26 Sep 2016

The popular tech blog TechCrunch reported Monday that Silicon Valley giants are so worried about the rising prospects of Republican presidential nominee Donald Trump that they are scrambling to find and fund ways to encourage more people to register to vote — presumably for Democratic nominee Hillary Clinton.

In a story titled “Tech really wants to fix this election,” TechCrunch reporter Kate Conger reports that “tech companies from Google all the way down to small startups like Sam Altman’s VotePlz, which launched a million dollar registration sweepstakes today, are trying to” boost registration.

Moreover, “although most claim to be nonpartisan,” Conger notes, “it’s clear that Donald Trump’s unusual campaign has ignited investors and pushed them to act.” She adds:

VotePlz lets people check their voter registration status online, helps them register by guiding them through the online registration process or printing and mailing the registration form in states that require registration-by-mail, and gamifies the entire process with a leaderboard that tracks how many friends have been referred by individual users.

The digital advocacy organization Fight For the Future launched a registration chatbot last week called HelloVote with backing from several tech companies, including Genius, Twilio, and Automattic. The bot lets voters register via SMS (text 384-387) or Facebook Messenger (go to in Messenger) and the entire process takes only a minute.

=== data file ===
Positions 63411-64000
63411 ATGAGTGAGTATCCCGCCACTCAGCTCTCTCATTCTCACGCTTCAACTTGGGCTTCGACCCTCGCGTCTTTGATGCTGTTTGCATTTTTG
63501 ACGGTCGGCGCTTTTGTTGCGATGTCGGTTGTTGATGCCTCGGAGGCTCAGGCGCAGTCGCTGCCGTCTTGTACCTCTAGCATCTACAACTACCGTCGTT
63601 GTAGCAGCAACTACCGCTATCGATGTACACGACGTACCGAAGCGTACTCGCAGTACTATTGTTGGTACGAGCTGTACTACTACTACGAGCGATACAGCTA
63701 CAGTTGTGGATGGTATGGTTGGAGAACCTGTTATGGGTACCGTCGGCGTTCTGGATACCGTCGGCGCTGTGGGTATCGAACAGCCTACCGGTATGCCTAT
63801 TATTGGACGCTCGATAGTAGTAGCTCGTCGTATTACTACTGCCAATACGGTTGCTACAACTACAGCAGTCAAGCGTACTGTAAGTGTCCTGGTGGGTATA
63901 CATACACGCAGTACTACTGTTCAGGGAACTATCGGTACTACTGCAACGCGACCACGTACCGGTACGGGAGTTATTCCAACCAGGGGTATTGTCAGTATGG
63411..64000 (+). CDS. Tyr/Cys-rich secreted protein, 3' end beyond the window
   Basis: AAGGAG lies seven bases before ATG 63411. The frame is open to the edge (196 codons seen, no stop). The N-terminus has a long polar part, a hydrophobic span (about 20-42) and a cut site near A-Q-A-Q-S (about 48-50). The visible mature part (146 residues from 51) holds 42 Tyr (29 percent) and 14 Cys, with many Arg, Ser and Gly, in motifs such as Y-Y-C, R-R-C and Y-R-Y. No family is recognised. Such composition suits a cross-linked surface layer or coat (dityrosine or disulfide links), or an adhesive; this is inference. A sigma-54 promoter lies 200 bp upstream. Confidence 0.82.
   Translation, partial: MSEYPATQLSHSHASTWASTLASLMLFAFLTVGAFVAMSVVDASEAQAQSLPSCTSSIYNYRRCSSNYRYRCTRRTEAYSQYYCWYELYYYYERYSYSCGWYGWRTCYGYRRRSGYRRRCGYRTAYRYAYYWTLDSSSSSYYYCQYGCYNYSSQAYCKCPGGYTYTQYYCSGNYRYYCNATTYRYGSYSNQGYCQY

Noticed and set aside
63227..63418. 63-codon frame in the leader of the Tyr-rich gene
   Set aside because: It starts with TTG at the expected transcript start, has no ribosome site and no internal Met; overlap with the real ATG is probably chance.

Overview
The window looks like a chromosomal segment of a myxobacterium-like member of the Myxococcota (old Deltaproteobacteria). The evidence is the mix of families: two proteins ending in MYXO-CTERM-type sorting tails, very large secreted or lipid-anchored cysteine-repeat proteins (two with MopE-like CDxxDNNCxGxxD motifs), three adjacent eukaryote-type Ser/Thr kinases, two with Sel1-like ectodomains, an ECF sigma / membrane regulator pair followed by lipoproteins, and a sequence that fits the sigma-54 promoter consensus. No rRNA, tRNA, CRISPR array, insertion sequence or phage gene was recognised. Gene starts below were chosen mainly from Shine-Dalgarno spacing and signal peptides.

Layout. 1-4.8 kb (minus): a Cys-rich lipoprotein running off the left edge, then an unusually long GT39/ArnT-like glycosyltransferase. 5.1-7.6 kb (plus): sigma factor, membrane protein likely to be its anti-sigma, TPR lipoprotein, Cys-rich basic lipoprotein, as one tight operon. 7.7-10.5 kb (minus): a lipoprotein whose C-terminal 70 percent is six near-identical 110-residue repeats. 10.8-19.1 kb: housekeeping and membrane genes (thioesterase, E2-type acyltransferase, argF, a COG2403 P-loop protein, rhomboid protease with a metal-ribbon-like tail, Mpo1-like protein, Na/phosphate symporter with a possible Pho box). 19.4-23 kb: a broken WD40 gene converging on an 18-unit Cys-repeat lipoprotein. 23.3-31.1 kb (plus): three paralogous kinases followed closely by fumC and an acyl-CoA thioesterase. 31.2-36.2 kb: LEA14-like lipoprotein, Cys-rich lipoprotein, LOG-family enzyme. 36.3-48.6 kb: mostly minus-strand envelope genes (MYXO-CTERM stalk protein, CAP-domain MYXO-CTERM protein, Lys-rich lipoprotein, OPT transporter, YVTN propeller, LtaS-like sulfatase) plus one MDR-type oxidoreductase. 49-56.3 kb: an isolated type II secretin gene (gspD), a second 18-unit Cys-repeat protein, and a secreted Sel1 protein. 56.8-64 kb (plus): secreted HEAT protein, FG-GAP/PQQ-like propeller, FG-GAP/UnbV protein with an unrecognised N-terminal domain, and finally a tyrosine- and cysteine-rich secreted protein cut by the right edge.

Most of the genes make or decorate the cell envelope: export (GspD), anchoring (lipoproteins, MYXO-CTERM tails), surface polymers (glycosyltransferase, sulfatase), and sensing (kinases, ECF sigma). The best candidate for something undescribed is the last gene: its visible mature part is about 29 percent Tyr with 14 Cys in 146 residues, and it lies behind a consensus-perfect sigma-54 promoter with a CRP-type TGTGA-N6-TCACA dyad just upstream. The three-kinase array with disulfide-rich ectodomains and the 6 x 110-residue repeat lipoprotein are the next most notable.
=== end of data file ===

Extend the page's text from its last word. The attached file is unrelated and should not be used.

HelloVote, like VotePlz, isn’t just taking online registrations — for users in one of the 19 states where mail-in registration is required, HelloVote will print and mail registration forms

Some prominent Silicon Valley heavyweights are backing Hillary Clinton directly. Facebook co-founder Dustin Muskovitz, for example, recently announced that he and his wife are donating $20 million to far-left groups to help elect Clinton.

On the other side of the political divide in Silicon Valley, Conger found a grand total of one investor — namely, Oculus VR founder Palmer Luckey, who backed an anti-Clinton group and now says he will vote for Libertarian candidate Gary Johnson.

PayPal and Palantir founder Peter Thiel has also emerged as a strong Trump supporter, delivering a stirring address to the Republican National Convention in Cleveland.